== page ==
60 On June 9, 2003, in response to SCO's actions, and pursuant to its obligations under Amendment X, Novell stated its belief that SCO has no right to terminate IBM's UNIX License which is perpetual and irrevocable, and Novell exercised its retained rights to UNIX to put a stop to SCO's misconduct. Under Section 4.16(b) of the Asset Purchase Agreement between Novell and Original SCO dated September 19, 1995 ("APA"), attached hereto as Exhibit J, Novell directed SCO to "waive any purported right SCO may claim to terminate IBM's [UNIX] licenses enumerated in Amendment X or to revoke any rights thereunder, including any purported rights to terminate asserted in SCO's letter of March 6, 2003 to IBM". A copy of Novell's June 9, 2003 letter is attached hereto as Exhibit K. Admits the existence of the letter of June 9, 2003 but denies any legal or factual basis for the said letter and denies the remaining allegations of 60 not specifically admitted herein. Admits the existence of the letter of June 9, 2003 but denies any legal or factual basis for the said letter and denies the remaining allegations of 60 not specifically admitted herein.
61 When SCO failed to take the actions directed by Novell, on June 12, 2003, Novell exercised its rights under Section 4.16(b) of the APA to waive and revoke, in SCO's stead, any purported right SCO claimed to terminate IBM's licenses. A copy of Novell's June 12, 2003 letter is attached hereto as Exhibit L. Admits the existence of the letter of June 12, 2003 but denies any right in Novell to waive or revoke SCO's rights and denies any legal or factual basis for the said letter and denies the remaining allegations of 61 not specifically admitted herein.Admits the existence of the letter of June 12, 2003 but denies any right in Novell to waive or revoke SCO's rights and denies any legal or factual basis for the said letter and denies the remaining allegations of 61 not specifically admitted herein.
62 Notwithstanding the fact that IBM's rights to UNIX are expressly "irrevocable" and "perpetual" under Amendment X and the fact that Novell has exercised its right to waive, in any event, any contractual rights SCO claims IBM violated, SCO nevertheless purported to terminate IBM's licenses on June 13, 2003. Moreover, even assuming (contrary to fact) that IBM's rights were terminable, at no time prior to SCO's purported termination did SCO comply with its obligations under the AT&T Agreements to identify the specific acts or omissions that SCO alleges constitute IBM's breach, despite IBM's demands that SCO do so. Denies the allegations of 62.Denies the allegations of 62.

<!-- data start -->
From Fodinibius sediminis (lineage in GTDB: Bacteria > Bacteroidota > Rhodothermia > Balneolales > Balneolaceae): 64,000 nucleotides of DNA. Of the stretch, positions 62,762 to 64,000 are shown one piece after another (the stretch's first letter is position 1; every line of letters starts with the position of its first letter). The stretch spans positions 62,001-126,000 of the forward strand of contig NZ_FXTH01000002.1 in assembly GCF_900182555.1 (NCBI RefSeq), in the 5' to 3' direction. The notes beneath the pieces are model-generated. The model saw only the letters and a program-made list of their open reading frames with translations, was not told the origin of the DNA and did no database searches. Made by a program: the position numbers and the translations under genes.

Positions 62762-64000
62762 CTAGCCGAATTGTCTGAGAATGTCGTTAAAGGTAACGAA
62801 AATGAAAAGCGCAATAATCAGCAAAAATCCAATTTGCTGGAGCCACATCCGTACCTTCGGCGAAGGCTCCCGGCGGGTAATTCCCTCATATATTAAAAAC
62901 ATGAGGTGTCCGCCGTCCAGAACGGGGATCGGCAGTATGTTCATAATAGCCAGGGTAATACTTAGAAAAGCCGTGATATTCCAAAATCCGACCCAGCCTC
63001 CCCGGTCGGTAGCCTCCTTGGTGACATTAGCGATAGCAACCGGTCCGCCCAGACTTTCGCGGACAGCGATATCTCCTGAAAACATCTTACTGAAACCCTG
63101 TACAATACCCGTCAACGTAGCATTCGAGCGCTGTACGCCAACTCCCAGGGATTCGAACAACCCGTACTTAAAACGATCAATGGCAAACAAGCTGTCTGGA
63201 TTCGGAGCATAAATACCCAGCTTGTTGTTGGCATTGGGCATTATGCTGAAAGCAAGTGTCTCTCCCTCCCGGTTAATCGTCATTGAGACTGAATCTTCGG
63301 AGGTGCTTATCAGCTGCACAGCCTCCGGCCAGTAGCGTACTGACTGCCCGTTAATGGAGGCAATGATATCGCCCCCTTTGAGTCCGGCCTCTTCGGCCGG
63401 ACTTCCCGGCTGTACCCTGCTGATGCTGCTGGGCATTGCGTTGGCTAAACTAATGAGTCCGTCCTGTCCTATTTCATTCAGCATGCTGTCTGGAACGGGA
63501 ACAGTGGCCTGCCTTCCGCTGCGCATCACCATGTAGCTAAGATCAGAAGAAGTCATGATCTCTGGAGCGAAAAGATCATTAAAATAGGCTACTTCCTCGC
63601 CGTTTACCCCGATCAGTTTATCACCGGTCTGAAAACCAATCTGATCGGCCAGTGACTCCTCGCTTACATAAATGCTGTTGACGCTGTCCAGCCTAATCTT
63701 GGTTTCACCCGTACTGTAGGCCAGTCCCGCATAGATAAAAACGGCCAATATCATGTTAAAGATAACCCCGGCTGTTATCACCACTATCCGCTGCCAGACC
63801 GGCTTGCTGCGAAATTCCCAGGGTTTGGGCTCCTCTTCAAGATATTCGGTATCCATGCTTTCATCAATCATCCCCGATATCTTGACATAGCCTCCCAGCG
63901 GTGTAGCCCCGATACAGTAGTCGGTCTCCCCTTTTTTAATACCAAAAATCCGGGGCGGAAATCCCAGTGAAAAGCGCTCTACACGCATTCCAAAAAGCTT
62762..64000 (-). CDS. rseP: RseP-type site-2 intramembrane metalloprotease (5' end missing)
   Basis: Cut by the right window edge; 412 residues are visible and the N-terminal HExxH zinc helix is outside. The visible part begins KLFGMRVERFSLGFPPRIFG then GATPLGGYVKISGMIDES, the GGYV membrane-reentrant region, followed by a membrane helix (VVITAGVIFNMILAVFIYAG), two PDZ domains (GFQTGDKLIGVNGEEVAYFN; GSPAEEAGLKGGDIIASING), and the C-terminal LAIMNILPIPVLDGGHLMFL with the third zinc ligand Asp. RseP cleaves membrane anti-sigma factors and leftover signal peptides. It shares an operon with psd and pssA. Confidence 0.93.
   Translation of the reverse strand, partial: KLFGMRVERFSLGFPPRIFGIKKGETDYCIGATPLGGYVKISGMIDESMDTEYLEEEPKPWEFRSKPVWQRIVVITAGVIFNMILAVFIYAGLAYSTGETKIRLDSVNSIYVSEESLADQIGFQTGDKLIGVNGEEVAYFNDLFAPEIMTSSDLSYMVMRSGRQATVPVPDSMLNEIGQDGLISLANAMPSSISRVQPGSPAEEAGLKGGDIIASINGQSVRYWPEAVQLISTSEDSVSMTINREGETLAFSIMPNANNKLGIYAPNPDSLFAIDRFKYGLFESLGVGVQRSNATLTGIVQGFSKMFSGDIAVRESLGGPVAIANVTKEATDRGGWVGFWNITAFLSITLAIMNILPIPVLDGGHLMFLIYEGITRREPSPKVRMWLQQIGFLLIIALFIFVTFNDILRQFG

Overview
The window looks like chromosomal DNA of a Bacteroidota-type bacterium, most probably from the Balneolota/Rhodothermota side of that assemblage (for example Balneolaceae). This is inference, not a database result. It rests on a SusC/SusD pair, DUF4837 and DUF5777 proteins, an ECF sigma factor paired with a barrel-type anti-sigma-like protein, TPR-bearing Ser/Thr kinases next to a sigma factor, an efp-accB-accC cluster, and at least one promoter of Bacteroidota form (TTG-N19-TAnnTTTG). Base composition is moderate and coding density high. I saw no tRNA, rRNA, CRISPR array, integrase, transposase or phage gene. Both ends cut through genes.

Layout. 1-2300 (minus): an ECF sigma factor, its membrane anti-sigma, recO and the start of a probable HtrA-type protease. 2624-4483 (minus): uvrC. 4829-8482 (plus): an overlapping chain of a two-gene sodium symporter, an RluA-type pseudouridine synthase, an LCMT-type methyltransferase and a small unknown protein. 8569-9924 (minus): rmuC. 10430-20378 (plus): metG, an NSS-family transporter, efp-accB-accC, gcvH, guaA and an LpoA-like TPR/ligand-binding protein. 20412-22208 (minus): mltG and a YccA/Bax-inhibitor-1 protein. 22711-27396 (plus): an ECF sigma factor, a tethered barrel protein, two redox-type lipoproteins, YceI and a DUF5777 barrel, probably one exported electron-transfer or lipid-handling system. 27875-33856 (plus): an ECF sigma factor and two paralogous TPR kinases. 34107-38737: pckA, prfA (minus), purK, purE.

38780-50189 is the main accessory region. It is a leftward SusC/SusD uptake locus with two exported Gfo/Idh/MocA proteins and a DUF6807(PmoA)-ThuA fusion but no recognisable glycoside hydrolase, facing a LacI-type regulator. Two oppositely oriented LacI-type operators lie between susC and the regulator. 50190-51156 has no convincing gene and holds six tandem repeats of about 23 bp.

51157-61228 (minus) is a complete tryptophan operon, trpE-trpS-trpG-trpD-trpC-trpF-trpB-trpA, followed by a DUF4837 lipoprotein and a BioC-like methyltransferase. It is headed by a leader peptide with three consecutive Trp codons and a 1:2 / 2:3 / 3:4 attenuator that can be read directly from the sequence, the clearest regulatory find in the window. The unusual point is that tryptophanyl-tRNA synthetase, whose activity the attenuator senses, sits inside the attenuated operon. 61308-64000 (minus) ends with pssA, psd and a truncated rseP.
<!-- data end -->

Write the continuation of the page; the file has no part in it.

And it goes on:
63 Rather, SCO has continued to misrepresent that it can, or will, or has in fact revoked IBM's right to use UNIX, without disclosing that IBM's rights to UNIX are not terminable or that Novell has exercised its right to waive any contractual rights SCO claims IBM violated. In an interview with InformationWeek on or about June 12, 2003, for instance, SCO falsely stated that it has the right to revoke IBM's license and order the destruction of every copy of AIX. Admits it has revoked IBM's right to further use, license or distribute AIX, pursuant to the express terms of the Software Agreement and related documents, and that it has so stated, but denies the remaining allegations of 63 not specifically admitted herein. Admits it has revoked IBM's right to further use, license, or distribute AIX, pursuant to the express terms of the Software Agreement and related documents, and that it has so stated, but denies the remaining allegations of 63 not specifically admitted herein.
64 Rather than particularize its allegations of misconduct by IBM and others, SCO has obfuscated and altered its claims to foster fear, uncertainty and doubt about its rights and the rights of others. In letters dated April 2, 2003, and May 5, 2003, attached hereto as Exhibits M and N, respectively, IBM expressly asked SCO to advise IBM as to what SCO contends IBM has done in violation of any of its agreements, and what SCO contends IBM should do to cure such violations. SCO refused. In fact, SCO's counsel stated, in an interview with Maureen O'Gara of LinuxGram, that it "doesn't want IBM to know what they [SCO's substantive claims] are". Admits that IBM sent letters dated April 2, 2003 and May 5, 2003 but denies the remaining allegations of 64 not specifically admitted herein. Admits that IBM sent letters dated April 2, 2003 and May 5, 2003 but denies the remaining allegations of 64 not specifically admitted herein.